MED IV Student Gets 5th COVID Test in Paediatric Rotation

By ANONYMOUS


Mark (pseudonym), a fourth-year medical student from Mxxxxx Uxxxxxxxxx, expressed annoyance at his 5th visit to a COVID testing site since he commenced his paediatric rotation at Mxxxxx Cxxxxxxx Hxxxxxxx 7 weeks ago. “That is more than the number of OCEs I have managed to get done!” he complained to a friend.

When he had his first COVID test 6 weeks ago, he was filled with trepidation – Does the test hurt? Could I really have COVID? Did I wear my N95 mask properly? Did I perform hand hygiene 99 times instead of 100 times on Wednesday? Does the test hurt?


However, upon questioning today, Mark no longer had any fears. In fact, he did not even smile at the person doing his COVID swab and hoarsely answered all her questions before she could ask them. “Not your first time?” the nurse asked, with a broad grin.
Mark did not have the energy to answer, simply blowing his nose in a tissue as she prepared the swab. Mark had noticed that his respiratory symptoms were always preceded by the same event – namely, being coughed or sneezed on by a “cute” and “adorable” child who also happened to begin a monstrous, high-pitched wailing noise when any attempt to examine was made. From behind his N95 mask, Mark had watched, with a degree of wonder mixed with disgust, the cloud of particles that aerosolised from the child’s gaping mouth. “Trillions,” he estimated, generously.

As Mark drove home, he noticed that the upper part of his nose was unusually tender. “The swab must have been pushed too far this time,” he grumbled. As some clear fluid ran down his nose, his mind temporarily entertained a discomfiting thought – “perhaps it is a cerebrospinal leak?” He made a mental note to look out for headache and neck stiffness.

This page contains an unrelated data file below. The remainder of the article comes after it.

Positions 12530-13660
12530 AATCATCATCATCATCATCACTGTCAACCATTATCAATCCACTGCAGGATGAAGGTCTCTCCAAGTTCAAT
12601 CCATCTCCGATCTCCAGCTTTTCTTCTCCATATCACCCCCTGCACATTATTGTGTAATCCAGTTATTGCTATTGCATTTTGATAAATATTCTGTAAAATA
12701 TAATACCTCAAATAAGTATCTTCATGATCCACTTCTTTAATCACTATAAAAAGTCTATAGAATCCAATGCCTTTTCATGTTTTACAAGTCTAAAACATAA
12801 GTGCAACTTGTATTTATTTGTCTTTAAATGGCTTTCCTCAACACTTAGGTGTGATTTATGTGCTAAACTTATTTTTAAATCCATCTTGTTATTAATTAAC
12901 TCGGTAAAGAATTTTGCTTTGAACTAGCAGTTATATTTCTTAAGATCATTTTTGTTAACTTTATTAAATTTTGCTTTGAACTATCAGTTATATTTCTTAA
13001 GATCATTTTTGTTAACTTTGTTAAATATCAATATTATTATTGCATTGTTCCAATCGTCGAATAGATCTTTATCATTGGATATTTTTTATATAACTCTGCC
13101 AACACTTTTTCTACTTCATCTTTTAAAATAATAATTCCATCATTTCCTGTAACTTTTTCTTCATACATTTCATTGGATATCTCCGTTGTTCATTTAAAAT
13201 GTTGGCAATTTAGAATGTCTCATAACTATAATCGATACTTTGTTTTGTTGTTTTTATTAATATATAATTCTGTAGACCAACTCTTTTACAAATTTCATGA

However, there was another issue worrying Mark – why exactly had he been getting sick so easily? He monitored himself closely – no polydipsia, no polyuria, no loss of weight (in fact, the opposite), no loss of appetite, no bruising, no petechiae, no splenomegaly, no unhealthy meals (usually). He checked his box of antihistamines and satisfied himself that it contained no corticosteroids or immunomodulators. After his URTI resolved, he discussed this with a fellow medical student, who suggested that perhaps he was stressed. “Maybe you have worked on too many matrix conditions?” he suggested helpfully. “But I haven’t started on the matrix yet!”

After this conversation, Mark returned to paediatric ED, where he was greeted by the charming sight of a little boy vomiting copiously into a bag. Mark felt he wouldn’t be surprised if he had these symptoms in a few days’ time. “Hopefully, it’s not norovirus…” He then groaned when he remembered that GI upset was also considered a symptom of COVID-19.

He mentally prepared himself for his impending 6th COVID swab.

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